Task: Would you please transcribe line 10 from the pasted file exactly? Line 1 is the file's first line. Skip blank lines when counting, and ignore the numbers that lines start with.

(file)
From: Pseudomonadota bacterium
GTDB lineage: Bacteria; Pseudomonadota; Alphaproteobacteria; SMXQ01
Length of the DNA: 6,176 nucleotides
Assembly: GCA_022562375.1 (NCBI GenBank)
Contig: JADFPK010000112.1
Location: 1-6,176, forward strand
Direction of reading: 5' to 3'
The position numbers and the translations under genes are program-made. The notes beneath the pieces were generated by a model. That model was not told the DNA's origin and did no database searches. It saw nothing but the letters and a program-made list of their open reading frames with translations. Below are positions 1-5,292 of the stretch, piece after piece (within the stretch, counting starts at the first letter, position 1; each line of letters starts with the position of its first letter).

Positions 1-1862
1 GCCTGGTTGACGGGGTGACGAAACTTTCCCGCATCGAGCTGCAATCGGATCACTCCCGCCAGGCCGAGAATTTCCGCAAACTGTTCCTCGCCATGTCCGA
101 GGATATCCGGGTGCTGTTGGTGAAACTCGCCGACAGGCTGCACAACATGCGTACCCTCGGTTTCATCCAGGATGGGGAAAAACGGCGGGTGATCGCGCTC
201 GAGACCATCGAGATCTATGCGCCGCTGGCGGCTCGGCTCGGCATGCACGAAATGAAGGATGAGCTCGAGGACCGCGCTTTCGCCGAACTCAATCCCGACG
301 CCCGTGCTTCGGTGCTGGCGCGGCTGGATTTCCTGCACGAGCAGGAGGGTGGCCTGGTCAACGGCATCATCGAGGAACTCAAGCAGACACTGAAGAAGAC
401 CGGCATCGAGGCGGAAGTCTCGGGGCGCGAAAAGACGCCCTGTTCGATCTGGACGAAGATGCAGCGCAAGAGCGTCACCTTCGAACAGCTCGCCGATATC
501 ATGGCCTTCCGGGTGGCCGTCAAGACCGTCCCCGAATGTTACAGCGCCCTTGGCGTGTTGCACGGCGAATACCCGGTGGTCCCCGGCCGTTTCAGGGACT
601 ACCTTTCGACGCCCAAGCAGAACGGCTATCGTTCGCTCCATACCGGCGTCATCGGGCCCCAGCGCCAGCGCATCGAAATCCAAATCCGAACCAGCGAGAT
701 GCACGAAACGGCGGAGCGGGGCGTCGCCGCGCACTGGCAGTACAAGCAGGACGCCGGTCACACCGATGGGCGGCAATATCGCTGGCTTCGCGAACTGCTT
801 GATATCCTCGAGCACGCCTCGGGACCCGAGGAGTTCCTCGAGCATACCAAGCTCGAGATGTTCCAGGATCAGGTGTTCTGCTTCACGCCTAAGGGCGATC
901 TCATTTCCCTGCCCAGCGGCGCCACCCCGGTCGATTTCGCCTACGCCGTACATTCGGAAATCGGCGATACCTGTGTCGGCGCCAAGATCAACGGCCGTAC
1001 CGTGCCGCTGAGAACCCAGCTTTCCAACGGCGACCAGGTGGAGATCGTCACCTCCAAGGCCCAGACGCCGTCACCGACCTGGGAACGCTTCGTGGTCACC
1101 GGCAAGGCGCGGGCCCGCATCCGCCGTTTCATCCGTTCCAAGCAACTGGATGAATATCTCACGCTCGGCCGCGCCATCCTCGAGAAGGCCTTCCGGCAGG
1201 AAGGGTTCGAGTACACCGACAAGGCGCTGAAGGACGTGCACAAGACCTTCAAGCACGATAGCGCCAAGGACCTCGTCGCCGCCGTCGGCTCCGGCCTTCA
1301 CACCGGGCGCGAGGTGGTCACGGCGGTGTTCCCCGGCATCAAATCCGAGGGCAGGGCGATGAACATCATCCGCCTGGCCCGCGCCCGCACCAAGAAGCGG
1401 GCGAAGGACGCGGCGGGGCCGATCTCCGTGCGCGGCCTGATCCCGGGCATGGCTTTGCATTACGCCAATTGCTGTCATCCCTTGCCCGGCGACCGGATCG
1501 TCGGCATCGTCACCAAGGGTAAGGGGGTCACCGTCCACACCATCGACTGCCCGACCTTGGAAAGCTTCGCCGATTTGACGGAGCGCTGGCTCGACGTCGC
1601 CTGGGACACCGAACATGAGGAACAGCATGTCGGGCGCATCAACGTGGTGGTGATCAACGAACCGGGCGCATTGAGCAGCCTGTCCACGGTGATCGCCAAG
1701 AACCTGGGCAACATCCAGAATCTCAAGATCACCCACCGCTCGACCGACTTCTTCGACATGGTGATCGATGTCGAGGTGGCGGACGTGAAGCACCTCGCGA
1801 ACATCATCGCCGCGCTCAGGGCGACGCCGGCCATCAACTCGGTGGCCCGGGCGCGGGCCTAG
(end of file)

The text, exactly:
1 GCCTGGTTGACGGGGTGACGAAACTTTCCCGCATCGAGCTGCAATCGGATCACTCCCGCCAGGCCGAGAATTTCCGCAAACTGTTCCTCGCCATGTCCGA